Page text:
When bored and hungry first opened in Long Beach in April, a burger joint didn’t just embrace the aesthetics of cryptoculture. It was all-in and in terms of digital money.
Of course, memes are references to rockets as well as bulls The walls were littered with dots, and the Bored Monkeys are those cartoon monkeys that celebrities like Paris Hilton and Post Malone have. advertised covered cups and trays as six-figure investments. But customers were also offered the option to pay for meals in cryptocurrency. The restaurant put their bitcoins into their mouths, so to speak.
Less than three months later, in the midst of a crypto crash that has forced some investors to look for a way out, this is no longer the case.
One afternoon, during a lull in the lunch turmoil, when the cashier was stamping paper bags with the logo of a fast food establishment, double menus hung over his head – listing Bored & Hungry meat and vegan options respectively – prices listed only in old prices. – trendy us dollars.
Smashburger: $9.25 French fries with peppers: $3.50 Monkey-style cup of soda: $3.50
Missing: any mention of ethereum or apecoin, the two currencies that the pop-up boasted about, they will go down in history by accepting them as payment.
Also missing is owner Andy Nguyen, who did not respond to repeated emails asking for a change.
But the employee, who declined to give his name, said the store does not accept crypto payments. “Not today – I don’t know,” they said, declining to elaborate on how long ago the store stopped accepting cryptocurrencies or if the option would eventually return.
With both coins down over 60% since early April and experiencing double-digit intraday fluctuations, it would be understandable for any business to be reluctant to accept them instead of dollars. But utility can also be a factor. At the grand opening of the restaurant, an employee said the Times that crypto payments were cumbersome and largely ignored by customers.
Nearly three months later, it was hard to find a patron who cared one way or another about the restaurant’s allegiance to the cryptocurrency cause.
“Yes, Ethereum is a currency that you can exchange [non-fungible tokens, or] NFTs and stuff… but as far as buying food and stuff, maybe not,” said one crypto-enthusiast diner, Mark Coloma, munching on French fries outside a restaurant. “People want to keep their Ethereum. They won’t want to use it.”
Long Beach’s Michael Powers, 46, was less interested in the situation. He frequents Bored & Hungry—two or three times a week, he estimates—but while the monkey-themed signs were what attracted him in the first place, he didn’t know the place was about NFTs until his sons explained. this is for him.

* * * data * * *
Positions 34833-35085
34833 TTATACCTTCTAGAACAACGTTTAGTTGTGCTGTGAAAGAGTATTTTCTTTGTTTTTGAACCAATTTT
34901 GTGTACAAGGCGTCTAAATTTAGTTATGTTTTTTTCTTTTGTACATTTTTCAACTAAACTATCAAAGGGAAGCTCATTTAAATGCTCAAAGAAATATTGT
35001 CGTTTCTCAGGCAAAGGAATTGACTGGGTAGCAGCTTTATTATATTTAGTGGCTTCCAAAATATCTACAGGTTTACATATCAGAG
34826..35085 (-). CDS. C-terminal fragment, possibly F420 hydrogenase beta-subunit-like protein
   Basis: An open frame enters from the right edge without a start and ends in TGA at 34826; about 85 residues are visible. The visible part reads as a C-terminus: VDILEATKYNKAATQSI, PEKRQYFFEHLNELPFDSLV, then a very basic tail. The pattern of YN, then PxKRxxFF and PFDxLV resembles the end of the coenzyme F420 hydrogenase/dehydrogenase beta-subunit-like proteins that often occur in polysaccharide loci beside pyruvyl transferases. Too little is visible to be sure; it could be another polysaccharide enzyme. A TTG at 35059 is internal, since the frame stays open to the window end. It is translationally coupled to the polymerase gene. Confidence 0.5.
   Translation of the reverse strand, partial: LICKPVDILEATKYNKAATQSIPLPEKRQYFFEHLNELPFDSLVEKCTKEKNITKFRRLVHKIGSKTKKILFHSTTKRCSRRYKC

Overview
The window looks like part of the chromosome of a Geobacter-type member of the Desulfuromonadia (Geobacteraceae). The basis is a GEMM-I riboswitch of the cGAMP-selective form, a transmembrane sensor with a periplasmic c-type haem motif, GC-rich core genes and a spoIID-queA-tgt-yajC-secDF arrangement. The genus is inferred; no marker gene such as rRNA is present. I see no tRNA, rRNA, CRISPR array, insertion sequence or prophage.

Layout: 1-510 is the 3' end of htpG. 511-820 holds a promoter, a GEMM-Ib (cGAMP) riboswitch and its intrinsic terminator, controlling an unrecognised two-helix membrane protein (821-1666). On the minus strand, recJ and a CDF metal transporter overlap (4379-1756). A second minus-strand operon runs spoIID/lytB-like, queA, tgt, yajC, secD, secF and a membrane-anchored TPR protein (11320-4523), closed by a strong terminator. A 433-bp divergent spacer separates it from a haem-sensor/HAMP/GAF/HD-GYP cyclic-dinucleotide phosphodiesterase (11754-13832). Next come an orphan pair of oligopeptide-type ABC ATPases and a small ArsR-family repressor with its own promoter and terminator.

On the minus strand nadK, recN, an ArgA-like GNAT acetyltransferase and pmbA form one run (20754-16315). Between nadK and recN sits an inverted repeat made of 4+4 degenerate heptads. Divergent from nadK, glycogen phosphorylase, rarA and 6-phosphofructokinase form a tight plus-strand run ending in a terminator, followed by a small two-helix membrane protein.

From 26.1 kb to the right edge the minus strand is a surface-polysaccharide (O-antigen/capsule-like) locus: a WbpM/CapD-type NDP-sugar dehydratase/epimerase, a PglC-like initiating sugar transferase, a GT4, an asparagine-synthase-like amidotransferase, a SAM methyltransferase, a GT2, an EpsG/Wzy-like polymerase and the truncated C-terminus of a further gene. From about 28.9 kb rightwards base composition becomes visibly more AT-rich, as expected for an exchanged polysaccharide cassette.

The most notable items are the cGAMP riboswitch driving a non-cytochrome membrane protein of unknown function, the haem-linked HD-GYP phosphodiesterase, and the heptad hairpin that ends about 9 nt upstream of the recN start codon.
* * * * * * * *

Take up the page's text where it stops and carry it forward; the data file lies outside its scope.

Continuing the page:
One of Powers’ forays into crypto, an investment in the dogecoin currency promoted by Elon Musk, did not end well, and he has no plans to try again. “I’m fed up” with cryptocurrencies, he said, but not with burgers that offer high-end riff on “animal-style” In-N-Out sandwiches. (Sliced onion and cream sauce is a nice touch, which, by the way, is not subject to sharp fluctuations in price or exorbitant transaction costs.)
Another Long Beach resident, 30-year-old Richard Rubalcaba, said he bought Ethereum after meeting other crypto investors while waiting for the grand opening of Bored & Hungry for four hours. But on this visit, he also paid in US dollars.
“I do not know how [crypto purchases] will work, with a crash,” he said.
The two e-currencies originally accepted by Bored & Hungry, ethereum as well as a monkey, have fallen to about 23% and 17% from their highs over the past year, respectively. The entire sector is estimated to be worth less than a third of what it was at the start of 2022.
The non-fungible tokens that form the basis of the Bored & Hungry brand are also not insured. Something like a series of digital trading cards built around drawings of anthropomorphic apes, Bored Apes includes the likes of Justin Bieber and Snoop Dogg. owners; some sold for millions dollars. But now they face the same market pressure like the rest of cryptoeconomics.
According to crypto news publication Decrypt, the cheapest available NFT in the series (i.e. “floor”) has fallen below $100,000 for the first time since last summer, and the cost of the project as a whole has fallen by about half lately. during the month.
This only increases the need to attract new buyers to the “community” of monkeys.
One client, Lindsey, 33, from San Pedro, said she didn’t know anything about crypto but came to Bored & Hungry because she’s a fan of the vegan burger brand it offers. But she says the restaurant scene made her want to learn more about the ecosystem.
“I’m completely new to the world of cryptocurrencies and all that,” said Lindsey, who declined to give her last name, “so I’ll definitely go home and google.”
Another local resident, 29-year-old Nick Jackson, said he was more into collecting Yu-Gi-Oh cards, but added that previous visits to Bored & Hungry had prompted him to also start exploring Ethereum and Apecoin.
Jessica Perez of Gardena, 24, doesn’t follow cryptocurrencies either, but has returned to Bored & Hungry. She and her friends love burgers, she said, “We rate it there with In-N-Out, maybe even better.”
Perez has no immediate plans to invest in crypto, but she says she will consider it. According to her, the restaurant “is a good way to promote cryptocurrency.”
Perhaps this was what Nguyen was thinking when he over $330,000 on various simian NFTs on display at his restaurant.
Crypto skeptics have long warned that someone will be left with a bag when the hype cycle is over. It’s better to have a hamburger and fries in this bag than nothing at all.